Drs Taimaz Larimian and Arash Sadeghi
Funding period: 1 May 2022 – 30 April 2023
Type of funding: Other Grants
This research project was funded by a USF Pandemics and Cities grant.
Abstract: This interdisciplinary study investigates the impact of community-based social capital (CSC) on the economic resilience of Iranian Small and medium enterprises (SMEs) during the pandemic and how this relationship changes with various socio-economic (e.g., age/income distribution, ethnic diversity) and built-environment characteristics (e.g., land-use mix, density, connectivity, and mobility) of the neighbourhoods in which SMEs reside. This study contributes to providing a deeper understanding of the social and economic dimensions of pandemics on urban lives and places by demonstrating how the power of community can be harnessed to create resilient local economies and fair societies.
Although high-income countries are transitioning towards normality, many low- and middle-income countries (LMIC) are still struggling with new waves of Covid-19. So far Iran has had five waves, with more expected owing to delayed vaccine rollout and a lack of vaccine. Iran is among the top 10 most severely affected countries, both in terms of the death rate and economic downturn. A recent McKinsey report predicts that many LMICs, such as Iran, will not reach high vaccine coverage until late 2022 or early 2023.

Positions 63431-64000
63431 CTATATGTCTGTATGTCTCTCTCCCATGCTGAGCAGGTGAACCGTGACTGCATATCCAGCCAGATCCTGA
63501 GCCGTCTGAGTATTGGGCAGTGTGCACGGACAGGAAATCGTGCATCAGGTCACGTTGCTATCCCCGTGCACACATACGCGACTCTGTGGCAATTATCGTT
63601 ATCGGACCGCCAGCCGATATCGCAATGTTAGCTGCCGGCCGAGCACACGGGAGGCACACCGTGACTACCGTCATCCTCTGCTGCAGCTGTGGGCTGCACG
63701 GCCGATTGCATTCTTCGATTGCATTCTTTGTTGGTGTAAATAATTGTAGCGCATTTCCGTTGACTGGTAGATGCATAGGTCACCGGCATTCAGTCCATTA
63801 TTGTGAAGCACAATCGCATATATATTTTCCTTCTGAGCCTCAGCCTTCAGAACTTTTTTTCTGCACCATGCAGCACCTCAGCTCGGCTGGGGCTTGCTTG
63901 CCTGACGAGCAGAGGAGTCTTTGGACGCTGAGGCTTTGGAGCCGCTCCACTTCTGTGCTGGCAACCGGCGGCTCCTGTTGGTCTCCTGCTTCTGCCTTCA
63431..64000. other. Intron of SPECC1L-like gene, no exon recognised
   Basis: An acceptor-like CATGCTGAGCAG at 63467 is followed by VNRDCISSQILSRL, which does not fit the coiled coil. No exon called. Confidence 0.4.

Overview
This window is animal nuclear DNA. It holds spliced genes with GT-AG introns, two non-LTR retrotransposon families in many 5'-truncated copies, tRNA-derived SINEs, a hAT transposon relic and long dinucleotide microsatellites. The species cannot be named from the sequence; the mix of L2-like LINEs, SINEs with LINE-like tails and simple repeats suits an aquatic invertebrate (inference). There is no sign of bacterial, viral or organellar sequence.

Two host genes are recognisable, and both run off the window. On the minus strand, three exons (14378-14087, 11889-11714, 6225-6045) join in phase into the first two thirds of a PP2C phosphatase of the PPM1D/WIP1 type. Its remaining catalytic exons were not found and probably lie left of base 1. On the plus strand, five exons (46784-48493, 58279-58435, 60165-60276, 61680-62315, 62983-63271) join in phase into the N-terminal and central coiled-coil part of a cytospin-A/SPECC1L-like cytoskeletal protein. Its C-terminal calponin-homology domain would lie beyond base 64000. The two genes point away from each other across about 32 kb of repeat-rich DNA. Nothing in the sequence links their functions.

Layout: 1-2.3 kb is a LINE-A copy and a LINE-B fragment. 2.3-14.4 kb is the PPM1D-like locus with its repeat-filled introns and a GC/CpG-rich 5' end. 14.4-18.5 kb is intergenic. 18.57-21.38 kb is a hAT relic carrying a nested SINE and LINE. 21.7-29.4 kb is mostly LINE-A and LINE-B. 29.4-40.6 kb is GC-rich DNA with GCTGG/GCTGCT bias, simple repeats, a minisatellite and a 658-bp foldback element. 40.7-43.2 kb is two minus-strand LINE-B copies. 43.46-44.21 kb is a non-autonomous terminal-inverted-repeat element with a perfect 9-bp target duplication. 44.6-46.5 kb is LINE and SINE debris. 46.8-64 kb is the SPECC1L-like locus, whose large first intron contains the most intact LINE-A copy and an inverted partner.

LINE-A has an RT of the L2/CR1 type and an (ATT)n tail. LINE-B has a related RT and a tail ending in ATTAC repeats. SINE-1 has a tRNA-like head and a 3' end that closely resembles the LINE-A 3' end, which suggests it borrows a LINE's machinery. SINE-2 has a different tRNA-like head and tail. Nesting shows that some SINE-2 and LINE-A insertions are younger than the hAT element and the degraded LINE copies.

Unlike developed countries, the government in Iran was unable to provide much-needed financial support for businesses during the pandemic. Even prior to the pandemic, due to sanctions, Iran was in its weakest economic state of the last three decades. The pandemic further intensified economic pressures and had a significant negative impact on businesses, exacerbating spatial and economic inequality. SMEs, defined as enterprises with fewer than 50 employees, were among the most severely affected economic sectors due to a lack of resources to resist such external shocks.
Iran reflects wider patterns within the SMEs sector in LMICs. During the pandemic and in the absence of government financial supports, CSC is particularly important for SMEs’ resilience in LMICs. As such, the CSC that SMEs had established with their community remains among the few channels that could potentially help them throughout the pandemic and act as a glue that holds the community together.